Homily – December 2021


 Readings  Bar 5:1-9  Phil 1:3-6, 8-11  Gospel Luke 3: 1-6

From the Gospel that we have just proclaimed, we know immediately it is from St Luke.

This is because one of the main characteristics of St Luke’s Gospel is his attention to historical detail. We find his linking together “Salvation history” with what was happening in secular history widespread throughout his Gospel.

So, in his introduction to the entry of St John the Baptist at the beginning of today’s Gospel we have, extraordinarily, six brief references to historical details of the time.

Why? This is like a drum roll! He is trying to emphasise that something or someone of enormous significance is about to enter the Gospel.

The enormous significance given by St Luke, in this case, is to St John the Baptist. St John the Baptist has always been known as the prophet of Hope, preparing a way for the Lord.

“Hope” is a word of four letters. I wish to make, therefore, four comments about the significance of St John the Baptist in this Advent Season. The first letter of the word “Hope” is “H.”

“H” is for “Hinge.” St John the Baptist is like the hinge between the Old Testament and the New Testament.   He prepares the path for the Lord for us all.

This came to my mind just in recent days when I decided to go for a walk in the Jerrabomberra Wetlands. I hadn’t been on this particular walk for about a month. Surely, there are some concrete paths, but there are also some lovely little dirt paths that wind themselves around the creek.

I was reluctant to take this walk onto the dirt paths as, after the last month as you know, we have had above average rainfall. Everywhere you go the grass is growing so quickly. I was apprehensive of going along the smaller tracks fearing that they might also accommodate snakes. However, to my surprise, the curators for the wetlands had kindly mowed the path to the left and to the right. The grass was well cut and there was no danger involved in walking along the track.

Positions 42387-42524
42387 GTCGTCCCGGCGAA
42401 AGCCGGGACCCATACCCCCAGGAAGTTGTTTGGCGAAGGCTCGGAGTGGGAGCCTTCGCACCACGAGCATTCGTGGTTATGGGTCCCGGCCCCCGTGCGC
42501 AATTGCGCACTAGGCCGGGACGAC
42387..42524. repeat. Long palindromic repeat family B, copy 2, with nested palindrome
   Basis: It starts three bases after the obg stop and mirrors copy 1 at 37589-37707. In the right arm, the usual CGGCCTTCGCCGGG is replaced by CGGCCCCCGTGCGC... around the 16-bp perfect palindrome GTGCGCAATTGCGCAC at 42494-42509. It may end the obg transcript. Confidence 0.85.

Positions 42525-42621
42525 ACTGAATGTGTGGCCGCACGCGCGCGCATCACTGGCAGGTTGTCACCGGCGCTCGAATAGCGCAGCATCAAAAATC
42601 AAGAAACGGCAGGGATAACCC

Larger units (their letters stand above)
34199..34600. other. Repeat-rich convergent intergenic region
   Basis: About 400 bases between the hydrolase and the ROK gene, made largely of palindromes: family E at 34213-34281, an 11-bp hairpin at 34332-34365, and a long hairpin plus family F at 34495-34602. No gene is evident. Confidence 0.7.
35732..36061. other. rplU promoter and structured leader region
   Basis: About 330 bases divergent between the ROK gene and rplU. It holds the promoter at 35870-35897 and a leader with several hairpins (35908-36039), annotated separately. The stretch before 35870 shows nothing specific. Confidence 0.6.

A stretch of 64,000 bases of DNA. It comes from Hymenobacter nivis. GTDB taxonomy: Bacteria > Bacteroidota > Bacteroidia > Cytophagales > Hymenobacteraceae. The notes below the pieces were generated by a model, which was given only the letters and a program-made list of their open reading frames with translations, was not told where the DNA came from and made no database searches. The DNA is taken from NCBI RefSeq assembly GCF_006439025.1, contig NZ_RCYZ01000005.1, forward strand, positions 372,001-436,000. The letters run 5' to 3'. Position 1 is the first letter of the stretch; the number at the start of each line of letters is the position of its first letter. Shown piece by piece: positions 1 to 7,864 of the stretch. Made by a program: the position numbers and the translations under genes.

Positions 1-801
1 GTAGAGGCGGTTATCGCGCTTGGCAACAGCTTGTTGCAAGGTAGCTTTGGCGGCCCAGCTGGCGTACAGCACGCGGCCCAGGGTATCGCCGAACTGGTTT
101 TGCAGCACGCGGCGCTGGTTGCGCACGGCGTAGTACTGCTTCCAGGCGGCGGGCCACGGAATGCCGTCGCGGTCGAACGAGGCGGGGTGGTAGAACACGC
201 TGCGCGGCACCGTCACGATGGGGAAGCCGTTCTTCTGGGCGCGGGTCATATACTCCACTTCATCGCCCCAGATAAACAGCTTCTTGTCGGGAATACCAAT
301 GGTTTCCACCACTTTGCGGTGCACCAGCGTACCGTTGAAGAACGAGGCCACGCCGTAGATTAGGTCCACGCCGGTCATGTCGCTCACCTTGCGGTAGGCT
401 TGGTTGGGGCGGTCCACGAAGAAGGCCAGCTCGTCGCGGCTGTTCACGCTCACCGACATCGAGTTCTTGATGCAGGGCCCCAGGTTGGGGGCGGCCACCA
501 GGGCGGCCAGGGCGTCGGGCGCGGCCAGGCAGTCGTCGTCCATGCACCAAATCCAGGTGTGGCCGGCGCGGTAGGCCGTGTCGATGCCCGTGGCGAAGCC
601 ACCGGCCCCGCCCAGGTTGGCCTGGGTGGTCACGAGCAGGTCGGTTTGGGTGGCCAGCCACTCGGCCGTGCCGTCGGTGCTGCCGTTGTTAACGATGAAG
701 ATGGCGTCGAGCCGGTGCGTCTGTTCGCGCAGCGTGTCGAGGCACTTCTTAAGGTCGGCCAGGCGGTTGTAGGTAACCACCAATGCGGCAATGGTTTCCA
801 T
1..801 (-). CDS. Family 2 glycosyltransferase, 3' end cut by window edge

I feel St John the Baptist is rather like this. On our plenary journey towards Salvation with Jesus, St John the Baptist has gone before us preparing the way by his call for Conversion and Repentance. He has brought all the foreshadowing and promises of the Old Testament into the New Testament and seen them climaxed in the coming of Jesus Christ, our Emmanuel.

In the Gospel today we hear that he, rather like the wetlands, proclaimed that the “winding ways will be straightened and rough roads made smooth!” It is then proclaimed that all will see “the salvation of God.” Through “repentance for the forgiveness of sins” we make room for the gift, Salvation of God made present in Jesus Christ.

Secondly, the second letter in the word “Hope” is “O.” “O” is for open to the Holy Spirit.

Even before Pentecost, St John the Baptist was completely open to announcing that the age of the Holy Spirit would come with the Messiah. This is a cause for great joy. In the First Reading from the Book of Baruch it is prophesied that we are to “turn your eyes to the east” as we await the dawning of the coming of the Lord. With the fulfilment of the promise of God, there is a call, “Arise, Jerusalem.”

The coming of the age of the Holy Spirit is alluded to in the Second Reading from the Philippians. One of the characteristics of God’s life in us is that, “your love for each other may increase more and more.”

How could it be that St John the Baptist is foreshadowing the coming of the age of the Holy Spirit in Jesus Christ before Pentecost?

It is almost as if St John the Baptist has had a kind of “Pentecost” of his own that pre-shadows life after the Resurrection of Jesus.

This seems to be hinted at in the Visitation. Here Mary and Elizabeth, meet as cousins and share the praises of God together. Jesus is in the womb of Mary and John the Baptist is in the womb of Elizabeth. Mary’s cousin, Elizabeth, remarks to Mary that as soon as the pregnant Mary arrived “the child leapt within my womb.” This leaping is a type of “Pentecost in-utero.” It is a kind of “Personal Pentecost” anticipating the full life of Christ mentioned in St Pauls Letter to the Philippians.